It is also technologically possible for government monitors to seek out and remove offending materials from the Internet. Such a situation could embroil countries in battles over what should and should not appear. As you might expect, many have cautioned against using Internet technology itself as a policing mechanism. There is a concern that a technological fix to problems could, in turn, "fix" or stifle technological development and limit competition in this rapidly evolving area.
Another problematic issue in cyberspace is the treatment of intellectual property. International laws in this area are inconsistent and have caused conflicts in GATT and treaty negotiations. The problem is compounded by the cyberspace "culture" that transcends national boundaries. For years, those using the Internet and computer bulletin boards have had access to what is called "shareware" -- software that is posted for all to download for free, with payment made on a voluntary basis if the user likes the program. This may have led to the perspective that all information on the Internet is free, obviously posing a risk to those making their intellectual property available online.
It may seem obvious to the casual observer that worldwide convergence in national competition and consumer protection policies holds out the long-run promise of making the law easier for multinational firms to understand and obey. Nevertheless, my inclination is to agree with the note of caution sounded in the ABA report and by many others. The great variety among nations' stages of economic development, and the numerous political and policy considerations that make up some nations' trade policies, counsel in favor of gradualism. The way to build a consensus on antitrust and consumer protection policy and enforcement is through expanded bilateral and multilateral cooperation in the enforcement of existing laws. Through cooperation, mutual trust and understanding can be built, and thus someday we may have sufficient procedural and substantive harmonization to begin considering whether a consensus on an international agreement can be reached.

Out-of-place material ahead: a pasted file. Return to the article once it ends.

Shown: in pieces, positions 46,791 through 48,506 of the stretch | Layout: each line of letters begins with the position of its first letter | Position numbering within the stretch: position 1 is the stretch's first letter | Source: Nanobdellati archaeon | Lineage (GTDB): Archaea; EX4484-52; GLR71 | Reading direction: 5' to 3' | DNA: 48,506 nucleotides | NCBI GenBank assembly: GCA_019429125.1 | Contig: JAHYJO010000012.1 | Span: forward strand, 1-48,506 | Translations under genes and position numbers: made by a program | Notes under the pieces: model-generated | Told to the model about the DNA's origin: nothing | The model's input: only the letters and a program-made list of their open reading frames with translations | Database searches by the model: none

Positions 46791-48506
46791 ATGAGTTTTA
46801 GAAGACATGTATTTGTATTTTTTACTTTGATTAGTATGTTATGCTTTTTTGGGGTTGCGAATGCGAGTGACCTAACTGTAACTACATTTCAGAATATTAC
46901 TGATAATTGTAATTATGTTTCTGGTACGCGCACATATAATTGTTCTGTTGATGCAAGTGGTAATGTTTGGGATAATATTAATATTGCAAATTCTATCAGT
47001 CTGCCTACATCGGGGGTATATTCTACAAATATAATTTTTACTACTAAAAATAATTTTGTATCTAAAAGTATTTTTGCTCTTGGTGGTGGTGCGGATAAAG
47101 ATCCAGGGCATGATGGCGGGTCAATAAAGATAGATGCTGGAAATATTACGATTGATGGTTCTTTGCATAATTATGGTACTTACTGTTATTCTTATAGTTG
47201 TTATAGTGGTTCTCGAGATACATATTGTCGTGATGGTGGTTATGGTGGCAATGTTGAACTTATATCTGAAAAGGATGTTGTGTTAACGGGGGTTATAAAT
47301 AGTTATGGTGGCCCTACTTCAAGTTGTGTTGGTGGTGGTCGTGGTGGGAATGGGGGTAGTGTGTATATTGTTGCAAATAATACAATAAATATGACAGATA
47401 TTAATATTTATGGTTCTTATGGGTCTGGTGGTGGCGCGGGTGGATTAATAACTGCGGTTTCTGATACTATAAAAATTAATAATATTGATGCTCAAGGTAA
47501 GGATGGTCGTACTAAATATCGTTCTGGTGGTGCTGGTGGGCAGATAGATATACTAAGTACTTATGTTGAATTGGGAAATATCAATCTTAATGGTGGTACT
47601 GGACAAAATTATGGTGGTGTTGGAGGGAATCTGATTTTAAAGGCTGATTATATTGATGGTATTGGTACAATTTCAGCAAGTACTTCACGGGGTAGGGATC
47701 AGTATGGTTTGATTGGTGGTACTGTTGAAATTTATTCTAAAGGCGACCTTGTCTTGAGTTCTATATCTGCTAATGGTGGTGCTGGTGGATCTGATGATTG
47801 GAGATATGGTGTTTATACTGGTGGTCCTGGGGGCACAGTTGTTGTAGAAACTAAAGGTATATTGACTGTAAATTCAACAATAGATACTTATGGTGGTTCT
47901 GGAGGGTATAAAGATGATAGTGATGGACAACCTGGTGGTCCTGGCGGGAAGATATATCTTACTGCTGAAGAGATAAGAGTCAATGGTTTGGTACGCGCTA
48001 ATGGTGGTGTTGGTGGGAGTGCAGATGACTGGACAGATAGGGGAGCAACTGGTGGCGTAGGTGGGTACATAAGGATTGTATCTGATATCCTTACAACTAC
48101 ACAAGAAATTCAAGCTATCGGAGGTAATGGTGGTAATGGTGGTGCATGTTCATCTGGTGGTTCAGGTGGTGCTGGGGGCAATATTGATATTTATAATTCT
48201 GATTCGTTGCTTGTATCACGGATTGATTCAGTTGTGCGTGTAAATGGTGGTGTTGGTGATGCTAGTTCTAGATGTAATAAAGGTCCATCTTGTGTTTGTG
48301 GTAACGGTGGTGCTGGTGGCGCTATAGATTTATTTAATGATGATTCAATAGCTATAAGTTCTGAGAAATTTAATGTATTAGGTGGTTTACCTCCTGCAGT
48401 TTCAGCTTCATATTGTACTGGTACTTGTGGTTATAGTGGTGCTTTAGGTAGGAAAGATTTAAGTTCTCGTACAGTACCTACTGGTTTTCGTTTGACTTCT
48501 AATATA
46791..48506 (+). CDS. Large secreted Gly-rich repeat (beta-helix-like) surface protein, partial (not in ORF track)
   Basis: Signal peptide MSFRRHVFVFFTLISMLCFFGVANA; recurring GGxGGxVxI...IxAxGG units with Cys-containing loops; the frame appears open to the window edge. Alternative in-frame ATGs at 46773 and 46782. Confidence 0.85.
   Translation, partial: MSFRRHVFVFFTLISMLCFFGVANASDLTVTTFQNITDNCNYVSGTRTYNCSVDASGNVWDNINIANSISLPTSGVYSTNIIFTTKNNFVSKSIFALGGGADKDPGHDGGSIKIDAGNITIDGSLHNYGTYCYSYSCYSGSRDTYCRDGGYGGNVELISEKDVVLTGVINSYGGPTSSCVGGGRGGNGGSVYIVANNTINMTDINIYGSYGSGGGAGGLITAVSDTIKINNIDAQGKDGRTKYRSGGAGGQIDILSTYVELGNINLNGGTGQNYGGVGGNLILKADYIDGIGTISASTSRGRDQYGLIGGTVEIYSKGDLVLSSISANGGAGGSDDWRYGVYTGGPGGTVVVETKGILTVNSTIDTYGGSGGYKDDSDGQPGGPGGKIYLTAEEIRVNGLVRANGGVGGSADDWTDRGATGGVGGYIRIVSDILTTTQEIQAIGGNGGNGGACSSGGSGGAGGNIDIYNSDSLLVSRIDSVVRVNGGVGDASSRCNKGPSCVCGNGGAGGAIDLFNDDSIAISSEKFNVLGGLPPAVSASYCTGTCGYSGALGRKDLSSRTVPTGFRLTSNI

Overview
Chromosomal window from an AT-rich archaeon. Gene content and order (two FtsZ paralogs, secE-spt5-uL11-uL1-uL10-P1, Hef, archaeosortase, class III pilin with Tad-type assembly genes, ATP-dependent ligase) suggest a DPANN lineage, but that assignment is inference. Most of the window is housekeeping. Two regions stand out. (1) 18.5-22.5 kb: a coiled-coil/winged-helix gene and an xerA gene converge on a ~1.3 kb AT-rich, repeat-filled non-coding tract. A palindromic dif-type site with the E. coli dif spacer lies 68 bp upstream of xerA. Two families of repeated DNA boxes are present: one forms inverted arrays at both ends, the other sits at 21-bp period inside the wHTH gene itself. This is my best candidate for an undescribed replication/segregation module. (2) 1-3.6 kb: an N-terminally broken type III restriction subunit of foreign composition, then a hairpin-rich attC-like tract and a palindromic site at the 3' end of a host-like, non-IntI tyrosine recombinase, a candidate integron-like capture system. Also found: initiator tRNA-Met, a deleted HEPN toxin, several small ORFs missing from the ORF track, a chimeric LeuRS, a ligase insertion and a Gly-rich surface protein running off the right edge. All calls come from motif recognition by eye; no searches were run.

The FTC can contribute to this effort by ensuring that its own regulations and law enforcement efforts are adapted to the global marketplace. Last fall the Commission conducted 23 days of hearings over the course of several months devoted to gathering information on how the Commission's law enforcement efforts should reflect the broad-based changes in today's global and innovation-based marketplace. I am confident that the Commission is up to the challenge of facilitating, through its enforcement efforts, international competitiveness and the advancement of innovation-driven industries.
Thank you for the opportunity to address this distinguished group.
(1)A thorough examination of substantive differences between U.S. and European Community law appears in the Remarks of Commissioner Roscoe B. Starek, III, Federal Trade Commission, at the International Business Conference on the Art of Networking: The European Perspective 7-26 (Los Angeles, Oct. 28, 1991).
(2)Different analytical approaches to market definition in the U.S. and Europe may suggest that this comparison is less than perfect.
(3)See, e.g., D. Wood, The Internationalization of Antitrust Law: Options for the Future, address before the DePaul Law Review Symposium (Chicago, Feb. 3, 1995).
(4)REPORT OF SPECIAL COMMITTEE ON INTERNATIONAL ANTITRUST, SECTION OF ANTITRUST LAW, AMERICAN BAR ASSOCIATION (DAFFE/CLP/WD(91)14), submitted to the Committee on Competition Law and Policy, Organization for Economic Cooperation and Development (Paris, 1991).
(5)Id., Chapter One at 30.
(6)See, e.g., D. Wood, International Competition Policy in a Diverse World: Can One Size Fit All?, in Fordham U. School of Law, 1991 Corp. L. Inst., EC AND U.S. COMPETITION LAW AND POLICY 71, 73 (B. Hawk ed. 1992) ("As we in the West rush to share our antitrust experience with others, it is worth pausing to make sure that we are not assuming that an unthinkingly homogeneous set of world-wide competition rules automatically creates the best of all possible worlds."). Wood concluded: "The challenge in years to come will be to find the common elements [among diverse nations' competition policies] and to build on them, without losing sight of the differences in perspective and culture that inevitably exist." Id. at 85.
(7)See generally Testimony of the Federal Trade Commission Regarding International Telemarketing Fraud, before the Senate Committee on Governmental Affairs, Subcommittee on Regulation and Government Affairs (Oct. 15, 1993).
(8)Memorandum on the Establishment and Operation of the International Marketing Supervision Network ¶ 5 (Oct. 27, 1992).